The world’s richest man has decided to “benefit Earth” by announcing a plan to send humans to the moon — and keep them there.
Amazon founder Jeff Bezos took to the stage at the Washington Convention Center yesterday (9 May 2019) to unveil a big shiny rocket that’ll theoretically be pinging puny earthlings to the crater-heavy chunk of rock by 2024, in line with the Trump administration’s desire to have astronauts larking about on lunar surfaces again, like the good old days of the early 1970s, back when everyone wore flares, lived off prawn cocktail and climate change didn’t exist.
The unmanned rocket, named Blue Moon, forms part of the 157 billion dollar man’s Blue Origin project, a space exploration scheme which intends to build “a road to space with our reusable launch vehicles, so our children can build the future.”
The BBC reports that, “Mr Bezos wanted to improve access to the Moon, because he has a wider vision of a future where people are able to live and work in space, which is not possible today.”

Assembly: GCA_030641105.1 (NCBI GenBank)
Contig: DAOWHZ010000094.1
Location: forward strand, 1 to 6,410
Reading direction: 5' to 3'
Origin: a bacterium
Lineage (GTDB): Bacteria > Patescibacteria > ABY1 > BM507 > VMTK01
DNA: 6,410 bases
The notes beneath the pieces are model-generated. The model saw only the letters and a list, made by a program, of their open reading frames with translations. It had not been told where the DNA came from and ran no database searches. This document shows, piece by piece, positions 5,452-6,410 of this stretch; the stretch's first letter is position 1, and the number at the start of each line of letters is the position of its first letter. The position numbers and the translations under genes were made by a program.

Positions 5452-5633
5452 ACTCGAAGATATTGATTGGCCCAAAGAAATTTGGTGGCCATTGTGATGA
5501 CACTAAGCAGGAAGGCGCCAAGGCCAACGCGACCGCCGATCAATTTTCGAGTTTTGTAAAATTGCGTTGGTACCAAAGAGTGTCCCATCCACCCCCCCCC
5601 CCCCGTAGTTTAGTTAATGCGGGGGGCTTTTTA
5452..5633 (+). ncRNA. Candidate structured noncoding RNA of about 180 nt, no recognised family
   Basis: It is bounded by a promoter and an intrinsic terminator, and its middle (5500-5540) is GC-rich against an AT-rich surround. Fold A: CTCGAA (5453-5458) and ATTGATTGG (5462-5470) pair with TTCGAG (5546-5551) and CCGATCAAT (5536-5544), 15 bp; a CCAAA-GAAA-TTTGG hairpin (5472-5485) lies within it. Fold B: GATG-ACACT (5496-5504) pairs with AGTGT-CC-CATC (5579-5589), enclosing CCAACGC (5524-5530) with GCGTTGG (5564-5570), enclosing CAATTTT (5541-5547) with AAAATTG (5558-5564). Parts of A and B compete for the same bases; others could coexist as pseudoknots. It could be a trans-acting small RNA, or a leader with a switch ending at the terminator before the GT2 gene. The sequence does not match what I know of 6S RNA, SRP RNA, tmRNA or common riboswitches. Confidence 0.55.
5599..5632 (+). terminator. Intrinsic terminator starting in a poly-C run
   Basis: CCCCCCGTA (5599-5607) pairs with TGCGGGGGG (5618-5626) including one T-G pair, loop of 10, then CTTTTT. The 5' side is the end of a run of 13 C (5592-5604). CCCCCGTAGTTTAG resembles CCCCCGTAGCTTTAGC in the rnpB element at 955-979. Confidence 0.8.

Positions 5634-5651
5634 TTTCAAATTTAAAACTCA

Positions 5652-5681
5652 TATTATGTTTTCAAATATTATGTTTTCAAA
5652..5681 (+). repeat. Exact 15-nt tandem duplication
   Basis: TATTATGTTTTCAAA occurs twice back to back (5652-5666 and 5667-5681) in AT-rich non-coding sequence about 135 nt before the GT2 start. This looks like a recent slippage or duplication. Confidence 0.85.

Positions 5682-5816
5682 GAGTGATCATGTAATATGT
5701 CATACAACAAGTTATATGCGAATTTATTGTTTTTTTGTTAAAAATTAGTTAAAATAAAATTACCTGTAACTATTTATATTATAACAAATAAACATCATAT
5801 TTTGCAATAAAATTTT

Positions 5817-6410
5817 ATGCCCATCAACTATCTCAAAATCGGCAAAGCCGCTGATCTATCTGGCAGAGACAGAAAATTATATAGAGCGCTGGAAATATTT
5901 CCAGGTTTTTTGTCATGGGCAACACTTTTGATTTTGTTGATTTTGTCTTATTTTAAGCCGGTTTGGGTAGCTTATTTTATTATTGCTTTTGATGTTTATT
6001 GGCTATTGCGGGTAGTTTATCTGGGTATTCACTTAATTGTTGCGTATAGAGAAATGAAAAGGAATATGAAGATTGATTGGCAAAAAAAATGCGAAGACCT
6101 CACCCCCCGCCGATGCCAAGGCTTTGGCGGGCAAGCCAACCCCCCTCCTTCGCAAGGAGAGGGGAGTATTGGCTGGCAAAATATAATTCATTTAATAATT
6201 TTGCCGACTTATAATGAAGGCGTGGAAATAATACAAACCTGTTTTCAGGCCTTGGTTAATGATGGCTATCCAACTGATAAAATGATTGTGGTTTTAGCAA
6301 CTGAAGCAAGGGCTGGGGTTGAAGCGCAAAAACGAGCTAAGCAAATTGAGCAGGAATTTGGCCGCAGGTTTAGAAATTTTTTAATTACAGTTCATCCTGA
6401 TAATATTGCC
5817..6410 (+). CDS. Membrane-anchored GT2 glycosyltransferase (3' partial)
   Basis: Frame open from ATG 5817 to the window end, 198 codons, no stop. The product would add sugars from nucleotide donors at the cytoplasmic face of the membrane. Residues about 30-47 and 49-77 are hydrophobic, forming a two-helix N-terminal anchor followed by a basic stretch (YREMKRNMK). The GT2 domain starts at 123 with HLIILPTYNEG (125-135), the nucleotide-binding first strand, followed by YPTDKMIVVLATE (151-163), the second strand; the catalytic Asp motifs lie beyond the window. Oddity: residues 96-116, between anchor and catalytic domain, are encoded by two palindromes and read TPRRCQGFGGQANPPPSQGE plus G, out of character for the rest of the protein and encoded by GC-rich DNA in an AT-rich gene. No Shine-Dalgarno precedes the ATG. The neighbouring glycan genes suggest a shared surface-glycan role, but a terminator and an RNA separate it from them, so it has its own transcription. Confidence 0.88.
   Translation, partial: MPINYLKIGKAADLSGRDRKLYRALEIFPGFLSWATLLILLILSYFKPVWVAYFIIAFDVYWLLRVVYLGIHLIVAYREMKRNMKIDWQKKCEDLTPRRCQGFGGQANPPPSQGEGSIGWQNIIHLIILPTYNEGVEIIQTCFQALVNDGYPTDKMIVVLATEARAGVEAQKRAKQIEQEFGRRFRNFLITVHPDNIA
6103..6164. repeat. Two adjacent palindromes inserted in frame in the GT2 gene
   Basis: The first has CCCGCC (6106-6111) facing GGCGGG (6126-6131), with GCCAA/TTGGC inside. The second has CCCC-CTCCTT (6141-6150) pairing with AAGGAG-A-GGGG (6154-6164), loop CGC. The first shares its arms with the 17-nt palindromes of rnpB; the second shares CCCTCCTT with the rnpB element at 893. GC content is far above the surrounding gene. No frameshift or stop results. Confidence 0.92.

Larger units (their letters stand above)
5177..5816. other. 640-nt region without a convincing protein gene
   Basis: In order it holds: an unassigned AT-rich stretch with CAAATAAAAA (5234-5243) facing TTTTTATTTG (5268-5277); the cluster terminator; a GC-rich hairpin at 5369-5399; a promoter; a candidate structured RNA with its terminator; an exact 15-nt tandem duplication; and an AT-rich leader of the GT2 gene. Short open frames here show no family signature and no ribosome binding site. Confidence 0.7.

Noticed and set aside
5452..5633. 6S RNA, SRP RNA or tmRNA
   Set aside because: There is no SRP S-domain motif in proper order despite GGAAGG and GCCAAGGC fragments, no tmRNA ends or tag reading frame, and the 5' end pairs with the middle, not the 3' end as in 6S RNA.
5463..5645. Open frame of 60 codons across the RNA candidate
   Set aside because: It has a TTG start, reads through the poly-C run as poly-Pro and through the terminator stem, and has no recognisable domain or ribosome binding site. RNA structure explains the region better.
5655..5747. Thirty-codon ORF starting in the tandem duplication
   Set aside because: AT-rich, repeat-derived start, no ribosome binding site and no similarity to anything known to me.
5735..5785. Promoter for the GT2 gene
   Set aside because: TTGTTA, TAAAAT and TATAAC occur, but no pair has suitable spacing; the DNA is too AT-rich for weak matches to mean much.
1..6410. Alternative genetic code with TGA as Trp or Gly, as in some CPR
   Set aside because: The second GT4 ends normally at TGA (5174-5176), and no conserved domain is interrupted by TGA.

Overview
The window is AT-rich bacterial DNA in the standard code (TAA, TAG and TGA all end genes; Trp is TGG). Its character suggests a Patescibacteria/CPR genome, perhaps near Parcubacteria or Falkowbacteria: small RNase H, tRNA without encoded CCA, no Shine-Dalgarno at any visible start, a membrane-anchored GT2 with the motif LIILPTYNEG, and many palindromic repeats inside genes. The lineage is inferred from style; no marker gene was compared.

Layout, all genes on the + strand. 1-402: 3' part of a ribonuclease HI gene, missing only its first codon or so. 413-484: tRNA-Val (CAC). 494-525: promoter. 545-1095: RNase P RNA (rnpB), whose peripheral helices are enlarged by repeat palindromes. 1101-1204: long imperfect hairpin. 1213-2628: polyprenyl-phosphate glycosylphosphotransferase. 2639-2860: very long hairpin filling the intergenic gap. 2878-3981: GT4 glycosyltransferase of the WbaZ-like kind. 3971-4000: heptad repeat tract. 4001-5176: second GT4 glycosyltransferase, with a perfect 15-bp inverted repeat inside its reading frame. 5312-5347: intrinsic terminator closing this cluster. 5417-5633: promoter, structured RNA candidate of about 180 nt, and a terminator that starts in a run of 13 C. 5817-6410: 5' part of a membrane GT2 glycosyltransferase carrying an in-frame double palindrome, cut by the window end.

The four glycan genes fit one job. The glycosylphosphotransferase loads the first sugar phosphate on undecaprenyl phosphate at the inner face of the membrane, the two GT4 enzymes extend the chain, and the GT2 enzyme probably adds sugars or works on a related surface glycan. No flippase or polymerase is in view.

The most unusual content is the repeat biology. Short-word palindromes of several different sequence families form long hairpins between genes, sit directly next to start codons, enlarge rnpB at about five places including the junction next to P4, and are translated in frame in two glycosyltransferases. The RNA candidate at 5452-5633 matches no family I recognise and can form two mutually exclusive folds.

The idea is that Blue Moon will flutter onto the Moon’s south pole, where ice deposits have been found in craters. These deposits will be melted into water, that water will be mined for hydrogen, and that hydrogen will help power explorations that go deeper into space.
Once all that’s happened, Jeff and his assembled boffins want to start building “self-sustaining space colonies that could support people, animals and greenery.”
Which is all well and good but we do have a question. And the question is thus: why does Jeff Bezos’ imagined space colonies look like illustrations from a 70s book on ecology?
Jeff, if you’re reading, please tell us.
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